Upamanyu English, August Chatterjee is a stressed man these days. No, not a writer’s block, what has hit him is the change of guard at Rashtrapati Bhavan. His duties as joint secretary (training) in the ministry of defence also include looking after ‘ceremonials’, that is, making sure big events like the Republic Day (you will never spot him at the Jaipur Litfest, from Jan 24 to 28), Independence Day, change of presidents etc pass off without any glitch. So when Pranab Mukherjee takes over from Pratibha Patil amidst pomp and show, the MoD team will have to make sure the horses’ ‘bun-bags’ are there in place to catch their poo.
After his autobiography (excerpted in Outlook last week), veteran journalist Kuldip Nayar, 89, will be writing his first novel, a work of political fiction, that too in Punjabi. But he is from Sialkot in Pakistan and grew up studying in Urdu. He can speak Punjabi but not write in Gurmukhi. So, he is dictating the novel to a typist who is writing it on a Gurmukhi keyboard. It can be roughly translated as Why Can’t I See The Darkness?, and will deal with real events like the 1984 riots and the Gujarat carnage. Mr Nayar promises the novel will be out by the end of the year.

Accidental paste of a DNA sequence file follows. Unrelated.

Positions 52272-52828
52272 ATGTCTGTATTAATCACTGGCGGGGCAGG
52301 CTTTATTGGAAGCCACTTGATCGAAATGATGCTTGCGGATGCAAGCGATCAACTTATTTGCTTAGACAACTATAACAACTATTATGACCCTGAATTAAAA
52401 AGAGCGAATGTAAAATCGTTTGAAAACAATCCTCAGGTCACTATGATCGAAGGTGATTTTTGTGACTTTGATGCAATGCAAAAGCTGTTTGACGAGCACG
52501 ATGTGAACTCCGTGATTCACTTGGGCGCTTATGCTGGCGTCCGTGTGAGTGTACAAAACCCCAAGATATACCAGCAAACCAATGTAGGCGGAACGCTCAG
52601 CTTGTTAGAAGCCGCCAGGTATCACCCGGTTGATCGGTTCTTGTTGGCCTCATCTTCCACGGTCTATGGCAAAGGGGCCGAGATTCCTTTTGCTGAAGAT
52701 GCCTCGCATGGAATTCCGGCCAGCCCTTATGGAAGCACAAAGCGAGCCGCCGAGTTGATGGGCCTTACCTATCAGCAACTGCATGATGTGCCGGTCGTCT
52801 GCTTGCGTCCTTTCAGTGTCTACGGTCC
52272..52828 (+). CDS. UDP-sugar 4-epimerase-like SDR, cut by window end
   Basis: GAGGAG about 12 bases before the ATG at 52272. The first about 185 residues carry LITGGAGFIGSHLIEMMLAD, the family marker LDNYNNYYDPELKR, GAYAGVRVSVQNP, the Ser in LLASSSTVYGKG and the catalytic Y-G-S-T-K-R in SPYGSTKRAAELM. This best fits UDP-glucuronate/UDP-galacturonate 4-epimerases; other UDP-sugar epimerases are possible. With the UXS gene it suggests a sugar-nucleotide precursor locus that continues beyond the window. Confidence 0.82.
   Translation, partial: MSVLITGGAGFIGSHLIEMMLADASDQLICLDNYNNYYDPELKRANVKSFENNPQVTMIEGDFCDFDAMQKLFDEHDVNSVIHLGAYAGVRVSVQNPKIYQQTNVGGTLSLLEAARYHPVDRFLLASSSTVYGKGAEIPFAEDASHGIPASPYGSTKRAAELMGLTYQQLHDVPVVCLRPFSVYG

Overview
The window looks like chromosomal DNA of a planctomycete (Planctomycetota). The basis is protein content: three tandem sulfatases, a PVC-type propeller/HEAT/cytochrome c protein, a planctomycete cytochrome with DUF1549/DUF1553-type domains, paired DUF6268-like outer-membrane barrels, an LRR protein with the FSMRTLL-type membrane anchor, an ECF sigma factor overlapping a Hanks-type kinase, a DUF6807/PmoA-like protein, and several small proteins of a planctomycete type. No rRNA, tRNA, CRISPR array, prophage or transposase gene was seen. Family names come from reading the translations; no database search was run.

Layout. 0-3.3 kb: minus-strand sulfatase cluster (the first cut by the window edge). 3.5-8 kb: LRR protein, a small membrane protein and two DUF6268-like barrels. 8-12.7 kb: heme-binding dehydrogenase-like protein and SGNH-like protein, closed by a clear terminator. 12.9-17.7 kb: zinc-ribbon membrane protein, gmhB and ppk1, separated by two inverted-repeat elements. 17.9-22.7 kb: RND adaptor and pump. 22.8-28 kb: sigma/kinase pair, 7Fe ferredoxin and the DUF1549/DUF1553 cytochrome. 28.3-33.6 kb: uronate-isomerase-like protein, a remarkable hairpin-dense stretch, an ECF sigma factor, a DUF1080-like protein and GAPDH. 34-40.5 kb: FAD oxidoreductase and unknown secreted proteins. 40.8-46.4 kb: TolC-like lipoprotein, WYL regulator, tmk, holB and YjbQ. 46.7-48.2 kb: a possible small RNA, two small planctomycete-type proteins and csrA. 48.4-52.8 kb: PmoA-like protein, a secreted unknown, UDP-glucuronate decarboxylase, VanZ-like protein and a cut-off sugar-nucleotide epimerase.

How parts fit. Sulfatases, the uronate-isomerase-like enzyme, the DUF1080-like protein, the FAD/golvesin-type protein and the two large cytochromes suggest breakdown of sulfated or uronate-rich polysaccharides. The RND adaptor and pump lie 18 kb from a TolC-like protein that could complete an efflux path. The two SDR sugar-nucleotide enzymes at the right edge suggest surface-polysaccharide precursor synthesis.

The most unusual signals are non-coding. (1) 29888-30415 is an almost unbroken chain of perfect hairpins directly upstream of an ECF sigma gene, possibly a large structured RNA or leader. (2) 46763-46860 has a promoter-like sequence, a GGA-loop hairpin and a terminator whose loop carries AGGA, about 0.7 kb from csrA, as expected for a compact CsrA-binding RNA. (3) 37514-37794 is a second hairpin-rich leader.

Journalist Nisha Susan is on to an interesting book project—the Malayali nurse. It’s a subject most of us, whether we live in Srinagar or Srirangapattinam, have encountered, but it’s never been properly documented. In fact, the ‘sister’ is quite ubiquitous even in the US or UAE. Susan is working on how this came about, how they spread, and of course the hardships they face.